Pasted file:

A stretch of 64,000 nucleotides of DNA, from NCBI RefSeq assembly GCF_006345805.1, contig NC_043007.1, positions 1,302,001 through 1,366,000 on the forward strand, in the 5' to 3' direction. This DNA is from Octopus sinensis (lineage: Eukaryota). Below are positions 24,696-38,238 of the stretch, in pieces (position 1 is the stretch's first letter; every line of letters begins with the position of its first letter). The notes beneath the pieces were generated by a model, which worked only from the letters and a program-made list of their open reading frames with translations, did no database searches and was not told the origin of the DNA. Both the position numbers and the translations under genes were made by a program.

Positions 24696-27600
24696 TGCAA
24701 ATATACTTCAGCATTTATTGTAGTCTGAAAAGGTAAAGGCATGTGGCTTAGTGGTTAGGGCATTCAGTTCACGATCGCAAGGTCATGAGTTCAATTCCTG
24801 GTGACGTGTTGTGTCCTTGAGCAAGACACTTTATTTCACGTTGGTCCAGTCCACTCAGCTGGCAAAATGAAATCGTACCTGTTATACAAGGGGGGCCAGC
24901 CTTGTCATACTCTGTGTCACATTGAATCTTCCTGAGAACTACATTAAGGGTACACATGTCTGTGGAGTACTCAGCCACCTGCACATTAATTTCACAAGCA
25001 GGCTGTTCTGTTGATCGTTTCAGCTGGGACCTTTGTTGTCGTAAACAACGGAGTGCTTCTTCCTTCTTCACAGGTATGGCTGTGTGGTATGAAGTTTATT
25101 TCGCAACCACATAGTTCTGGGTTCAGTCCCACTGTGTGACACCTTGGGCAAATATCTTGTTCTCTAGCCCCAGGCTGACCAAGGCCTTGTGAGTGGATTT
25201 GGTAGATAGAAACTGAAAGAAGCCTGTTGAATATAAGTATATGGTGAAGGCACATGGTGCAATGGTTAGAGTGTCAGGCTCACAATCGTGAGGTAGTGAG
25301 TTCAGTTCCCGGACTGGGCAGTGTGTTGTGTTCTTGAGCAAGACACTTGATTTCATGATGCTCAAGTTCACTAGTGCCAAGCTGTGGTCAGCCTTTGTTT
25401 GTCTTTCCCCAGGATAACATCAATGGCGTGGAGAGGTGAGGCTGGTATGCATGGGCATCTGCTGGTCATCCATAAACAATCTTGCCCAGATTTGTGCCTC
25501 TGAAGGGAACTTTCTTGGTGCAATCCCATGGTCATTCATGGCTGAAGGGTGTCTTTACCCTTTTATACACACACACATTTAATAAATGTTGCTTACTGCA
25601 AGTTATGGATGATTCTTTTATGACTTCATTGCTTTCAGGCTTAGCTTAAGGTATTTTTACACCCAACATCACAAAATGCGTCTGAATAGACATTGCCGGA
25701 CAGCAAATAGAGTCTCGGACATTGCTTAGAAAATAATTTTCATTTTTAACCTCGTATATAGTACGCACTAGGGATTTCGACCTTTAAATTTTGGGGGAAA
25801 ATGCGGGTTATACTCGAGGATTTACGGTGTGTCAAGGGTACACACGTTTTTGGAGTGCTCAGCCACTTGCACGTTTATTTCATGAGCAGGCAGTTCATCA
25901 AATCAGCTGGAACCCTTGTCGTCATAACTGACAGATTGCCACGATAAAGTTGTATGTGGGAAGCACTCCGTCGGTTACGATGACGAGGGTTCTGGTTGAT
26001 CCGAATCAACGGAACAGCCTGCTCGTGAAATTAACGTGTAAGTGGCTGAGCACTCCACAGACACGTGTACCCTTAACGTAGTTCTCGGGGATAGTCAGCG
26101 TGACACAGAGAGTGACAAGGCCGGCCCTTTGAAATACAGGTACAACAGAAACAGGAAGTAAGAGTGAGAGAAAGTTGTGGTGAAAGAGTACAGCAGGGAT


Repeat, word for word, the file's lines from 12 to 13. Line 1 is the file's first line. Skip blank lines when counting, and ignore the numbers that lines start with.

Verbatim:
25501 TGAAGGGAACTTTCTTGGTGCAATCCCATGGTCATTCATGGCTGAAGGGTGTCTTTACCCTTTTATACACACACACATTTAATAAATGTTGCTTACTGCA
25601 AGTTATGGATGATTCTTTTATGACTTCATTGCTTTCAGGCTTAGCTTAAGGTATTTTTACACCCAACATCACAAAATGCGTCTGAATAGACATTGCCGGA